Subrahmanyan Chandrasekhar was the nephew of the famous Indian scientist, CV Raman. The term, “Chandrasekhar limit” is named after him. He was born on October 19 and died on August 21, 1995, at the age of 82 in Chicago.
His best-known work was in the radiation of energy from stars, particularly white dwarf stars, which are the dying fragments of stars. For his mathematical theory of black holes, Chandrasekhar was conferred Nobel Prize for Physics in 1983.
In 1953, Chandrasekhar was granted United States citizenship.
8. Satyendra Nath Bose
Satyendra Nath Bose was popularly known as SN Bose. He was an Indian physicist and known for his work in the field of ‘bosons‘, which were named after him by Paul Dirac to commemorate his work in the field. He specialized in quantum mechanics.
Once Satyendra Nath sent a short article on “Planck’s Law and the Hypothesis of Light Quanta” to Albert Einstein. Interestingly, this article was accepted by Einstein and translated into German. Later it got published in Zeitschrift für Physik under Bose’s name, in 1924. Satyendra Nath also gave a lecture at the University of Dhaka on the theory of radiation and the ultraviolet catastrophe.
The Rabindranath Tagore’s book on science, ‘Visva–Parichay’ was dedicated to him in 1937. Satyendra Nath was also awarded India’s second highest civilian award, the Padma Vibhushan in 1954.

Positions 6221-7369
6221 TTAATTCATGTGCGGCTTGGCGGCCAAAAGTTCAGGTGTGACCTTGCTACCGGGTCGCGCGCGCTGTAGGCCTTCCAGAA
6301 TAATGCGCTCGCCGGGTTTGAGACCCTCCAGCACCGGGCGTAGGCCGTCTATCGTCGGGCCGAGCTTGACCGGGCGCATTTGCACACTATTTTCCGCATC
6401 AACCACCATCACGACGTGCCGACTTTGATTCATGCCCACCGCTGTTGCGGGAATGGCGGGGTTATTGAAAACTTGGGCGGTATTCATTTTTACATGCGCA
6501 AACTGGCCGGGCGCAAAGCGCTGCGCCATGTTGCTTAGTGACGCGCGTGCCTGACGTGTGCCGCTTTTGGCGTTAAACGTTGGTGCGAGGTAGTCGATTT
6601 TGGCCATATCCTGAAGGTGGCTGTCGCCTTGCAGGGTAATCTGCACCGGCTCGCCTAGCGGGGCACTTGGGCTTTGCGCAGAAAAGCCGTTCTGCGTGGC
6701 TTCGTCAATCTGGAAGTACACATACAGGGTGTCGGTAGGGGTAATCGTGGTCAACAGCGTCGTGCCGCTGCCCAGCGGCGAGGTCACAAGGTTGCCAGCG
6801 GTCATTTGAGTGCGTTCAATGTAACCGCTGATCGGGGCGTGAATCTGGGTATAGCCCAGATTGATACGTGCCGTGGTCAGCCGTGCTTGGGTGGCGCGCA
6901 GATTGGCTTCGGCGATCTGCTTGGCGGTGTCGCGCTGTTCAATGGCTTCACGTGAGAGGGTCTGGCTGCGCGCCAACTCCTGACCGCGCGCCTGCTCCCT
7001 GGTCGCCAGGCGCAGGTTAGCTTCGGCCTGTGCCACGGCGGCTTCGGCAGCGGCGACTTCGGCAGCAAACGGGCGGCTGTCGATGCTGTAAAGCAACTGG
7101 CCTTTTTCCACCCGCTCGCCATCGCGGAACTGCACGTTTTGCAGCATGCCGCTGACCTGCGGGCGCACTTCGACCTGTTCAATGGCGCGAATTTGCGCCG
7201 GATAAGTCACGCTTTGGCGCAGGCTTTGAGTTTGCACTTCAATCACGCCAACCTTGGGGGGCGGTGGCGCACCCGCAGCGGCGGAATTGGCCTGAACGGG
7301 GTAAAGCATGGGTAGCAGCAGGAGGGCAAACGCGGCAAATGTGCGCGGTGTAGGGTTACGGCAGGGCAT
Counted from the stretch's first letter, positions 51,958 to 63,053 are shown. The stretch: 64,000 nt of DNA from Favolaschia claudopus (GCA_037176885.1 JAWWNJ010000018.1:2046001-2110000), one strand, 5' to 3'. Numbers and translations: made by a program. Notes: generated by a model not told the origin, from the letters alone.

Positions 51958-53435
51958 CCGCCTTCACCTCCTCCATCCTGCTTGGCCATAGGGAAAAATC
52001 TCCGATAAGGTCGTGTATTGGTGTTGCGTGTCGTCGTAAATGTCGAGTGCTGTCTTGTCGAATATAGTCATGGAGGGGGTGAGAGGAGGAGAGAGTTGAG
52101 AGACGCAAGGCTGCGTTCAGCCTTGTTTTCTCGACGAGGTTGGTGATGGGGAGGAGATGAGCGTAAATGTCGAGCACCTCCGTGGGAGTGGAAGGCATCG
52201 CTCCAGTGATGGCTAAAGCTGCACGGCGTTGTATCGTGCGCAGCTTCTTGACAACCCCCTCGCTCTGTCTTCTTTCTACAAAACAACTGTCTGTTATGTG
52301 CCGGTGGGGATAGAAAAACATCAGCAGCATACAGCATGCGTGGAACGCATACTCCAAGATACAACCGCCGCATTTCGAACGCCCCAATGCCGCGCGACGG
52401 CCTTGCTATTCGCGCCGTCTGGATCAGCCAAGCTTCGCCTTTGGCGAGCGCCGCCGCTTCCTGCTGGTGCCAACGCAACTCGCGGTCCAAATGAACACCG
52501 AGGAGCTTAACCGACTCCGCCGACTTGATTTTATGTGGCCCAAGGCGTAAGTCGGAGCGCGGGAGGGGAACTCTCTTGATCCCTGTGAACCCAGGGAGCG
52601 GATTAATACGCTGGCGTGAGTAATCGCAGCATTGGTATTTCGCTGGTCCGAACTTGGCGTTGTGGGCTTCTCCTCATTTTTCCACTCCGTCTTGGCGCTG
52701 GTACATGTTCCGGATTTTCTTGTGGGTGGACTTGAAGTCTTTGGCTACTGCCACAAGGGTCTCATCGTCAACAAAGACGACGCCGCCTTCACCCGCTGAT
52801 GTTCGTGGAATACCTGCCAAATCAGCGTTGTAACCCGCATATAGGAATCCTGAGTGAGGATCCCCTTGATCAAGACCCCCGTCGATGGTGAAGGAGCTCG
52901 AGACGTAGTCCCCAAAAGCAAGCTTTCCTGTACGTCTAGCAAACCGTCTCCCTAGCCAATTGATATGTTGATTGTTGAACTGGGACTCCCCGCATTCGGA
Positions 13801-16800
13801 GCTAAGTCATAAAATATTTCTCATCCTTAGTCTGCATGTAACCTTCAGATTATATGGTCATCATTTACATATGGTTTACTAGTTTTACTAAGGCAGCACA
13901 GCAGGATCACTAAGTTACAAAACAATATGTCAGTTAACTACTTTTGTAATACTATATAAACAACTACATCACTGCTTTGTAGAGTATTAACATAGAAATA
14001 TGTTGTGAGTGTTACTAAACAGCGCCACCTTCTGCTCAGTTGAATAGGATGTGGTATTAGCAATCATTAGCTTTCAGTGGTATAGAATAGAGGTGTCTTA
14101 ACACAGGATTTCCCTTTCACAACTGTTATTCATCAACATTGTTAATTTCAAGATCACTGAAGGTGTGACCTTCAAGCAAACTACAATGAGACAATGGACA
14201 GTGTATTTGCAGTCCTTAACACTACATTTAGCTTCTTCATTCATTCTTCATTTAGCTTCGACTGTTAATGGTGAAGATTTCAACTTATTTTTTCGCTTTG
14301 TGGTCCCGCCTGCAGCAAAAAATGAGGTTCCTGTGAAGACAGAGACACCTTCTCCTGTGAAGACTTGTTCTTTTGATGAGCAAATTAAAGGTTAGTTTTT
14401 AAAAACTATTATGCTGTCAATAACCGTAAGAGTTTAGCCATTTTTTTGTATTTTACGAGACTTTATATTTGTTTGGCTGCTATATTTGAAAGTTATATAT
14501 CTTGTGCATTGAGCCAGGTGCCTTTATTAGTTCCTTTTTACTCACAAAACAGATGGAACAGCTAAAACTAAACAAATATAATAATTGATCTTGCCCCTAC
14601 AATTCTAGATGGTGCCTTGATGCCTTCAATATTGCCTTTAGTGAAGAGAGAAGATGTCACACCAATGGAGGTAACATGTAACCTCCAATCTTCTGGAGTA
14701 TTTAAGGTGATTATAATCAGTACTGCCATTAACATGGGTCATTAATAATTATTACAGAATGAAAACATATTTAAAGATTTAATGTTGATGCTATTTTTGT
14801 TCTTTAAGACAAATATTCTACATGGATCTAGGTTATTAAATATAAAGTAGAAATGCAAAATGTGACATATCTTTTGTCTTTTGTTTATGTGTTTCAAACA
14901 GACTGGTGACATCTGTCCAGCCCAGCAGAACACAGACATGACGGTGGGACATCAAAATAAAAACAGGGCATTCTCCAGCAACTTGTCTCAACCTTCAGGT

9. CV Raman
Chandrasekhara Venkata Raman is popularly known as CV Raman and was an Indian scientist. He was born in Tiruchirapalli on November 7, 1888. CV Raman won the Nobel Prize in Physics in 1930 for his pioneering work on scattering of light. He was the first Asian and first non-White to receive any Nobel Prize in the sciences.
His other works include the working of the acoustics of musical instruments. CV Raman was the one who probed into the sound of the Indian drums such as the Tabla and the Mridangam. “Raman scattering” still remains most accepted and notable work of CV Raman. He explained that, when light passes through a transparent material, some of the deflected light changes into wavelength and this causes “Raman Effect”.
Unfortunately, in October 1970, he fell unconscious while working and was immediately moved to a hospital. Doctors advised him to stay there but he was adamant about moving to his Institute (the Raman Research Institute in Bangalore) and live his last moments in the vicinity of flowers of his institute. He was laid to rest on 21 November 1970.
Before taking his last breath, CV Raman uttered, “Do not allow the journals of the Academy to die, for they are the sensitive indicators of the quality of Science being done in the country and whether science is taking root in it or not.”
10. Srinivasa Ramanujan
Ramanujam was an Indian mathematician who, with almost no formal training in pure mathematics, made extraordinary contributions. His work includes mathematical analysis, number theory, infinite series, and continued fractions.
Ramanujam was born on December 22, 1887, and by age 11, he hushed up the mathematical knowledge of two college students who were lodgers at his home.
By the age of 13, he mastered a book on advanced trigonometry written by S. L. Loney and came up with his own theorems.
During his stay in England, Ramanujam faced a lot of health problems due to the scarcity of vegetarian food. After that, he came back India and died at the age of 32.
Tamil Nadu celebrates 22 December (Ramanujan’s birthday) as ‘State IT Day’, memorializing his unprecedented feats in mathematics.